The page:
Studies show that residential transit-oriented development (TOD) works in suburbs


Among the many reasons why local governments in the Washington metropolitan area should be correcting the serious shortage of housing in transit-oriented developments (TOD’s) is that predominantly residential TOD development has thrived in many suburban areas, as well as cities—including in the Washington, DC, area. 

Success stories in suburbs across the United States 

A recent report by the Center for Transit-Oriented Development (CTOD) discusses flourishing new development patterns within a half-mile of three new light rail lines. Two of those development patterns are predominantly residential. (CTOD, Rails to Real Estate 2 (March 2011), posted at: Specifically, CTOD discusses:


  • Minneapolis (Minnesota)—Hiawatha Line light rail corridor, which links downtown Minneapolis with suburban Bloomington.  That 12.3-mile line opened in 2004. About 86 percent of the 6.7 million square feet (sf) of development along it from 2003-2009 was residential. (Id. at 3, Fig. 1-1; 72, Table 6-2)  The other 14 percent of development was “commercial,” a category that includes office, retail, hotel, and industrial development.  
  • Denver (Colorado)—Southeast Corridor light rail line, which links central Denver to several communities to the southeast including the Denver Technology Center (a major employment center and focus of recent job growth). (Id. at 5) That 19.1-mile line opened in 2006. About 68 percent of the ­nearly 7.8 million square feet (sf) of development along that line between 2004 and 2009 was residential. The other 32 percent was commercial. (Id. at 7, 72, Table 6-2)
  •  Charlotte (North Carolina)—Blue Line, which links central Charlotte with points south. That 9.1-mile line opened in 2007.  About 54 percent of the 9.75 million sf of development along that line from 2005 to 2009 was residential, and the other 46 percent was commercial. (Id. at 7, 72, Table 6-2)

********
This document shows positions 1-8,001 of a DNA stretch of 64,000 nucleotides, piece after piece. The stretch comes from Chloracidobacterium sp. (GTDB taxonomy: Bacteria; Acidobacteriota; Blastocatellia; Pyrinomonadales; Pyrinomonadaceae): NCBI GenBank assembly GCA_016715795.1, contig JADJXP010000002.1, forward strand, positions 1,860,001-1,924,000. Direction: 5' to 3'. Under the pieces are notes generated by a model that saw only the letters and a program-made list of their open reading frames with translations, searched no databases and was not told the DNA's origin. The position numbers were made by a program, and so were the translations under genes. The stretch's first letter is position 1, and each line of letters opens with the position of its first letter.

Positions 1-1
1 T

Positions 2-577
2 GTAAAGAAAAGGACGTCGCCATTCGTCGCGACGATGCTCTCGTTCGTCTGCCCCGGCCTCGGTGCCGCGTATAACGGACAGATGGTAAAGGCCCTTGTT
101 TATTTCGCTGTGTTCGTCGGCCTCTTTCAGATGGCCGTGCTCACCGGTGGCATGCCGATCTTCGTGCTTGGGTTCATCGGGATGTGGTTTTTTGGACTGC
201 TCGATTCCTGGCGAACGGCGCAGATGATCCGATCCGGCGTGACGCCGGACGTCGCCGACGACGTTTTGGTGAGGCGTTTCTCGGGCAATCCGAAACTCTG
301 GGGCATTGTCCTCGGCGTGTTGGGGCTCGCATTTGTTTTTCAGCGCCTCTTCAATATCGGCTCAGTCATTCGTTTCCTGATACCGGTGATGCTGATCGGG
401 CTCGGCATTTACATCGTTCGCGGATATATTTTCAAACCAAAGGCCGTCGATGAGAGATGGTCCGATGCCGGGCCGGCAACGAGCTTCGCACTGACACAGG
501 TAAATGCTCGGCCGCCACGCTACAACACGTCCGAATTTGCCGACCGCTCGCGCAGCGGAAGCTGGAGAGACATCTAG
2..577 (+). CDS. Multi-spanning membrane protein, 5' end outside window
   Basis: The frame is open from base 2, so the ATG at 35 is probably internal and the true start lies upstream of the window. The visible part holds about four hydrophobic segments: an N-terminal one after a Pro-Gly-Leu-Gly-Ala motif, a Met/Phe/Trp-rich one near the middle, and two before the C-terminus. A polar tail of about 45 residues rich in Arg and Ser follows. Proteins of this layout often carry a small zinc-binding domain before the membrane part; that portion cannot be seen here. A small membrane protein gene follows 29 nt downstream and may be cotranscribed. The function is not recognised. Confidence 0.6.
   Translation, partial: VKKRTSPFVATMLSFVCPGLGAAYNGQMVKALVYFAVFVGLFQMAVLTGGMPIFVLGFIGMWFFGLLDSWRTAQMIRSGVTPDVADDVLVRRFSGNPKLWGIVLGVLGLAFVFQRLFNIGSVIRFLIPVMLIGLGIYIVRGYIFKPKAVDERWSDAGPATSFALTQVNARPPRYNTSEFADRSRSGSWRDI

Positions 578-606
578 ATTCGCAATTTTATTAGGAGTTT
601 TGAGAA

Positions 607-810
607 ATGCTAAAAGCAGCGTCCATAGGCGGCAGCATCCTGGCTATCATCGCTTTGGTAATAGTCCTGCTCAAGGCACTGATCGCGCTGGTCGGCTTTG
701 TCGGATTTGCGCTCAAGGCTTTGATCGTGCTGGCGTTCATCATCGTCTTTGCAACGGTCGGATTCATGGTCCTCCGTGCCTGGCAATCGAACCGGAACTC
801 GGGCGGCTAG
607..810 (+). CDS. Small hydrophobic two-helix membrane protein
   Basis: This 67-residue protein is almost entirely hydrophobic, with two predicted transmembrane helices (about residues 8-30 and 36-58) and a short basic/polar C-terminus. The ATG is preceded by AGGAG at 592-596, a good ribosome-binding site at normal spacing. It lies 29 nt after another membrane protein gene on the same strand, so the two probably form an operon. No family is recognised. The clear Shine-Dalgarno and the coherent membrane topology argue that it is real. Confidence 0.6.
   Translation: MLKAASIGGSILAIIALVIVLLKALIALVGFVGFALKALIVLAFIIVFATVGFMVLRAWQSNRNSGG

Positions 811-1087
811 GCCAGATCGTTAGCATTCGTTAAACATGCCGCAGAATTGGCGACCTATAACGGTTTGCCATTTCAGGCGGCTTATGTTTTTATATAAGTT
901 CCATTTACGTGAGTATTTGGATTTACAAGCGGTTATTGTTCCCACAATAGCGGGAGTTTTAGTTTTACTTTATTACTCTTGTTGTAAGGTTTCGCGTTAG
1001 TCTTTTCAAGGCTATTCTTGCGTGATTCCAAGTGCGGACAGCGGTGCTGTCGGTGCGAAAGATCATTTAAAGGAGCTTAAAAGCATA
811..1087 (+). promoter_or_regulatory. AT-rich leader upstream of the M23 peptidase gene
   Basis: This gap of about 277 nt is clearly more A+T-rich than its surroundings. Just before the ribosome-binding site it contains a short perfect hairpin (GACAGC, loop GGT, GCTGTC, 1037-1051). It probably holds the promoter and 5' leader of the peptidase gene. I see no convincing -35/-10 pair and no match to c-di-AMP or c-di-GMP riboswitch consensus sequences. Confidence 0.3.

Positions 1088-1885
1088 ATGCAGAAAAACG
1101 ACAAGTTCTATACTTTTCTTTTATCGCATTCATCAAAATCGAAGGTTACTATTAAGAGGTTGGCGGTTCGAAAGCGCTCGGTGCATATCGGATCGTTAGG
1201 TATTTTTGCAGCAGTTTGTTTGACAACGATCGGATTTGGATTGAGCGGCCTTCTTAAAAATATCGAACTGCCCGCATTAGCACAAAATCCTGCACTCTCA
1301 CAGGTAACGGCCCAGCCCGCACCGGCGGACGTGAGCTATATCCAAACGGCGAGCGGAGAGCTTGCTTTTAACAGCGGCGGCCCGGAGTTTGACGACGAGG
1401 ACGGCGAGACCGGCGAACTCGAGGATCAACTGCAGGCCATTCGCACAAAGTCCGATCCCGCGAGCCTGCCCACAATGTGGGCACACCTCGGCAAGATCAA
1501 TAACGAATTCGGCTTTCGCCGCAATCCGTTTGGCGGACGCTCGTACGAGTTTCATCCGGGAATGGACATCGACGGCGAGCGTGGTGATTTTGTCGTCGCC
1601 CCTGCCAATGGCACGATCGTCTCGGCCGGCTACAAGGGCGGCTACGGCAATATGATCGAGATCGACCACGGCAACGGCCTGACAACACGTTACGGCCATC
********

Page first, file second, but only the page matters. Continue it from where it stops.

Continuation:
The Charlotte Blue Line development actually was predominantly commercial—because it generally takes much more square footage to house workers than to provide offices or other workplaces for them. The average amount of floor space in a new residential unit is about 1,200-1,250 sf, whereas the average space per worker in office buildings has been 250-300 sf. (Most recent commercial development in metropolitan areas has been for offices.) For retail workers, the average is between 400-450 sf; for industrial workers, about 450 sf; and for hotel workers, between 670-750 sf.


 So, “balanced development,” between residential and non-residential development, generally means providing much more square footage for residential than for non-residential development.  


A high percentage of TOD’s are predominantly residential. CTOD has documented numerous other suburban success stories. E.g., CTOD, Performance-Based Transit-Oriented Development Typology Guidebook 47-49 (Oak Park, IL), 50-53 (West Irving, TX) (2010), posted at: course, CTOD also has documented numerous  residential TOD success stories in cities, too.

Success stories in Washington suburbs

Predominantly residential TOD has a successful track record In the Washington metropolitan area, both in urban and suburban locations, as CTOD and others have documented.  Examples such as the Courthouse and Clarendon stations on the Metrorail (commuter rail) Orange Line in Arlington, Virginia, merit attention by planners for future TOD's. 


The areas within a half-mile of the Courthouse and Clarendon stations had a jobs-housing units ratio below 1.6:1 as of 2009. (It is estimated that before the recent recession, there was an average of 1.6 workers per housing unit in the Washington region.) See Robert Brosnan, 40 Years of Transit Oriented Development, p. 45 (May 15, 2010) (presentation to Reston Task Force; posted at: (totals for office jobs and residential units within one-half mile of Arlington Orange Line stations).  The overall jobs-housing units ratio for the Rosslyn-Ballston Corridor (which contains the Courthouse, Clarendon, and other Arlington Orange Line stations) was 3.44:1, as of 2009.


The Silver Line Corridor from Tysons Corner to eastern Loudoun County so far has been planned for  even predominantly commercial development overall. There appears to be no reason why Silver Line stations generally could not plan for balanced residential and nonresidential development, to prevent more and more new workers having to live far away and pay an increasing percentage of their incomes for housing costs.


Montgomery County, MD, is aiming for a 2.05:1 overall jobs-households ratio for its Red Line Metrorail station areas. John A. Carter, Planning at Metro Stations: Case Studies and Lessons Learned, p. 26 (Montgomery County, MD, Urban Design and Preservation Division, May 18, 2010) (presented to Reston Task Force, Feb. 23, 2010); posted at That report counsels planners to “focus on housing for all” and “balance jobs and housing.” Id. at 23-25. Local planners should take advantage of the opportunities TOD presents to decrease the area’s serious housing shortage.